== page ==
There’s Another Way the Stanford Survivor Could Find Justice

Ed. note: This post was originally published on the Community site. Posts published on the Community site do not necessarily reflect the views of any Feministing columnist, editor, or executive director.

Brock Turner, otherwise known as the Stanford swimmer, was convicted in March of sexually assaulting a woman while she was unconscious behind a dumpster. Although he faced fourteen years in prison, he was sentenced earlier this month to six months in a county jail and probation.

To this day, Turner has not taken responsibility for his actions. His father and friend have written letters that could serve as instruction manuals for rape culture. Judge Aaron Persky, who presided over Turner’s sentencing, incited public outrage when he indicated that he had reduced Turner’s sentence because incarceration would have a “severe impact” on him: “The question that I have to ask myself is,” he said, “is state prison for this defendant an antidote to that poison? Is incarceration in prison the right answer for the poisoning of [the woman’s] life?”

Brock Turner has done a terrible, unconscionable, indefensible thing. His sentence — which directly contradicted what the victim wanted — feels like a travesty of justice, particularly after she went through a grueling trial in which the defense tried to tear her credibility to shreds and blame her for her own assault. This revictimization at the hands of the criminal justice system discourages millions of survivors — myself included — from coming forward.

We are right to be collectively outraged that gender-based violence is rampant, normalized, and institutionally condoned in our society. But it’s disappointing that, when confronted with even more evidence that the criminal legal system fails to provide justice, our national conversation has been largely confined to talk of reforming the existing system, as though there were no other alternatives.

That’s a real shame. As Alexandra has written extensively, we have civil law alternatives that can provide victim-centered justice.

Title IX, which is concerned with students’ ability to access education free from discrimination based on sex, is one such law. In contrast to the criminal justice system, which privileges the state’s interests over those of victims, Title IX requires that schools focus on survivors and provide them the accommodations they need to access their education, which can include suspending or expelling an assailant. Had the victim attended Stanford, she would have been entitled to a host of victim-centered remedies, including counseling, tutoring, and extensions on work due in her classes.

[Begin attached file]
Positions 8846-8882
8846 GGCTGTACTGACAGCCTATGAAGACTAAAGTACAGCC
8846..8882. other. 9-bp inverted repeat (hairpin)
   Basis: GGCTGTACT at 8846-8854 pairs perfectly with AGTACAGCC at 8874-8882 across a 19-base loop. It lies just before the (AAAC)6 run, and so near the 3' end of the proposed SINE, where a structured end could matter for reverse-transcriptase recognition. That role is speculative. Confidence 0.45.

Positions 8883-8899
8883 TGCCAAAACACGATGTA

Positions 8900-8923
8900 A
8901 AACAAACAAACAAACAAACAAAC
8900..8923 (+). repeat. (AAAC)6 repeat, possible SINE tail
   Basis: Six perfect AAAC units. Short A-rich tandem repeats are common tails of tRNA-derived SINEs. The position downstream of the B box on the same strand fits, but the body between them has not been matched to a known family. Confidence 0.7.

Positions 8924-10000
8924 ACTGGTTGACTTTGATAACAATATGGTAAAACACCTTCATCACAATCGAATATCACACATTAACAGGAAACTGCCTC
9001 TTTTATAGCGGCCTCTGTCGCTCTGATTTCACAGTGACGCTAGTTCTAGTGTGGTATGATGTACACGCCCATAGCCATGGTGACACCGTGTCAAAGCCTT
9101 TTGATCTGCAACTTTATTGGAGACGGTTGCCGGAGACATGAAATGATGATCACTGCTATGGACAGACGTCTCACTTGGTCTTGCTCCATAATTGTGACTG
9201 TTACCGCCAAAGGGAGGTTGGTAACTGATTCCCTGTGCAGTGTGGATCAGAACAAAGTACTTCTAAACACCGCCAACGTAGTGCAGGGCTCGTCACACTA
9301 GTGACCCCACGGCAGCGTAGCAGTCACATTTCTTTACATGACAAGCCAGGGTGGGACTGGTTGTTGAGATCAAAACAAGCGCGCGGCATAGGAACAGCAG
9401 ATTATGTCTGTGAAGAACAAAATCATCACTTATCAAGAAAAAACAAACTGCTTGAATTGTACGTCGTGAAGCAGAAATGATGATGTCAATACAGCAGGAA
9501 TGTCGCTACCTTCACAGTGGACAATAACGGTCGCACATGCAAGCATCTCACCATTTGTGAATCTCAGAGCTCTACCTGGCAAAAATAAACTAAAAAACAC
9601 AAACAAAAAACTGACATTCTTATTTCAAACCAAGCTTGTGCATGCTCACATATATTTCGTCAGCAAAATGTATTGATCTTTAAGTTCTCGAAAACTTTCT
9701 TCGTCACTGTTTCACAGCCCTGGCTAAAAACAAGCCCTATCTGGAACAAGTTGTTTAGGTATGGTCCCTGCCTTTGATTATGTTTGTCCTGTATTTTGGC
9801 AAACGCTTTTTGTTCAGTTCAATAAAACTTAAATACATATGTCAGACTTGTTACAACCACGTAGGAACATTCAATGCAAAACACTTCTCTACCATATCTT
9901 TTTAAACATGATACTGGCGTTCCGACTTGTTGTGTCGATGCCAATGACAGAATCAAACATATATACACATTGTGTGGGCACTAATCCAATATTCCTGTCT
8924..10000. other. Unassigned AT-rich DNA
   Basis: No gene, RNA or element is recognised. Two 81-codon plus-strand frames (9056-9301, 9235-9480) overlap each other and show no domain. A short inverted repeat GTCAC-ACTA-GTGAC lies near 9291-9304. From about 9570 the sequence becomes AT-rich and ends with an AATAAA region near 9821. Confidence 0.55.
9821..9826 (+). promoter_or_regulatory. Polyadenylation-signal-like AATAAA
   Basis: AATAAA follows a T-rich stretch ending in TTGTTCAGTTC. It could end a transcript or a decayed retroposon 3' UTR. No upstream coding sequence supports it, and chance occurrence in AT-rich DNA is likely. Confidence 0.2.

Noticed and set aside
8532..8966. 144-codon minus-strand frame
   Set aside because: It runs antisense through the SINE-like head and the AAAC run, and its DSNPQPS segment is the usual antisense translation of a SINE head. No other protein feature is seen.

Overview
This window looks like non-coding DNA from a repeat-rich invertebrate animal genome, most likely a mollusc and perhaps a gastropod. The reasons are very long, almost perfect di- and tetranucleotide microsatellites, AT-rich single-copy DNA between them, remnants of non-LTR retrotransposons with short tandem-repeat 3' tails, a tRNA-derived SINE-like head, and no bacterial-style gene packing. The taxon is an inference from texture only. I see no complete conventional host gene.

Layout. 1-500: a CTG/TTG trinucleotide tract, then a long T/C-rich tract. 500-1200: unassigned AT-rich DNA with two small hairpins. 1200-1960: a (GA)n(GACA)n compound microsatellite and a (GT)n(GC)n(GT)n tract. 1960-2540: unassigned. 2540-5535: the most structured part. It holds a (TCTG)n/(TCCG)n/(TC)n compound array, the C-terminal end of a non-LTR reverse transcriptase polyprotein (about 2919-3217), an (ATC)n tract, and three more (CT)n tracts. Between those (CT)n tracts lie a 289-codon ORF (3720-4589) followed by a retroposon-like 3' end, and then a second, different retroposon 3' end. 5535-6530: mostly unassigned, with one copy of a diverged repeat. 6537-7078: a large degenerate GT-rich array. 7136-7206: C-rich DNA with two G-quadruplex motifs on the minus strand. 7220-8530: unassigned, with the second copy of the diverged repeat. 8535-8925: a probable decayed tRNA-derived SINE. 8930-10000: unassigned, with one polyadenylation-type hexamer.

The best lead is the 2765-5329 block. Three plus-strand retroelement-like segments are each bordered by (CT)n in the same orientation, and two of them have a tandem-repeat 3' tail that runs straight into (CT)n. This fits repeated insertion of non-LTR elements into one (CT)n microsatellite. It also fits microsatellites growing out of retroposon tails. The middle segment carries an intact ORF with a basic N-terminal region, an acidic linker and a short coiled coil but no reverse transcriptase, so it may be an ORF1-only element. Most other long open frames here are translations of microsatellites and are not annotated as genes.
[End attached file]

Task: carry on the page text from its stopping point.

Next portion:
Despite the fact that the victim wasn’t a student, Title IX procedures were applied in the Brock Turner case, and to great effect. As soon as Stanford received notice of Turner’s violence, it conducted a prompt investigation, held a hearing to determine whether violence had occurred, and found Turner responsible for sexual misconduct. Because of the severity of his actions, Turner received the highest possible sanction: he was expelled from Stanford and banned from setting foot on campus.

But, as a non-student, the victim could find more support under a different civil law: a California statute that allows all victims of gender violence (not just students, as in the case of Title IX) to seek remedy in the wake of violence. The statute permits victims to sue their perpetrators directly for damages and injunctive relief and also requires the defendants to pay for attorney’s fees and costs, making it easier for victims to find a lawyer to take their case.

For the purposes of the law, gender violence is defined as a criminal action committed in part based on the gender of the victim and/or as a “physical invasion of a sexual nature under coercive conditions.” This remedy holds great promise for the Stanford survivor, as Turner’s violence clearly satisfies both definitions within the statute. Sexual assault, which also constitutes a criminal offense, has long been understood to be a form of violence motivated by gender. Furthermore, as the victim was incapacitated and unable to consent to sexual activity, Turner’s action constitute a physical intrusion of a sexual nature under coercive conditions. Under this statute, the victim would have until January 2018 to file a lawsuit.

In the survivor’s powerful statement, she spoke of her anger that Turner had received a “soft time­out, a mockery of the seriousness of his assaults, an insult to me and all women,” particularly as he refused to take responsibility for his actions. The California private right of action would offer an alternative method for conveying the seriousness of his actions, while also providing her direct compensation for the harms Turner perpetrated. As Alexandra writes, “It may seem distasteful to assign a monetary value to rape. But sometimes what a survivors [sic] most needs is the cash to pay medical bills, gain financial independence from an abuser, or even just get up and move.”

While California law provides the survivor with another remedy through which to seek justice, this option isn’t available to survivors in every state. As such, it’s time we channel our collective outrage into expanding civil law options in states across the country, building alternatives to a violent criminal justice system that fails survivors time and time again.

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Alyssa Peterson serves as a Campaign Coordinator for Know Your IX, a national survivor-run, student-driven campaign to end campus sexual violence.  

Alyssa Peterson serves as a volunteer Campaign Coordinator for Know Your IX.

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